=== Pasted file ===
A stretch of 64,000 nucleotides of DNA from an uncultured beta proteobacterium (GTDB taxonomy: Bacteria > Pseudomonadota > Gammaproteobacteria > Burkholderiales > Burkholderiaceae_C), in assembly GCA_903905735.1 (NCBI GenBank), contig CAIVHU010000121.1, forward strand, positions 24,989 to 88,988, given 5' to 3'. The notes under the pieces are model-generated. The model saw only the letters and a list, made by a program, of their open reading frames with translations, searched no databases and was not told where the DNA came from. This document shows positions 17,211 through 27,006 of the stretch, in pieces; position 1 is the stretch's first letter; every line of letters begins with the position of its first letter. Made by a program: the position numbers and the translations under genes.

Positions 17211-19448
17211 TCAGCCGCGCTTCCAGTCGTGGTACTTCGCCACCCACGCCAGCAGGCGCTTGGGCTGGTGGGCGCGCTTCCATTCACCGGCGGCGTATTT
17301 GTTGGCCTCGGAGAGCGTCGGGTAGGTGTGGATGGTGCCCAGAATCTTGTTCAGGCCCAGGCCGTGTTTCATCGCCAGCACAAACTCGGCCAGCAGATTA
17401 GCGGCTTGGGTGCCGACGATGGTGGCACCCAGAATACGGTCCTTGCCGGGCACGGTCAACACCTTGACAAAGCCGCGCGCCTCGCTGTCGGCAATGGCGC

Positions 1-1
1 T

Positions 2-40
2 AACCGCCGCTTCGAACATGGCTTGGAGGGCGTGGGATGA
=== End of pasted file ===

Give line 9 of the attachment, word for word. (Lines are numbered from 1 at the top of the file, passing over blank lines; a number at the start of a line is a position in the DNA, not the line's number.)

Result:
2 AACCGCCGCTTCGAACATGGCTTGGAGGGCGTGGGATGA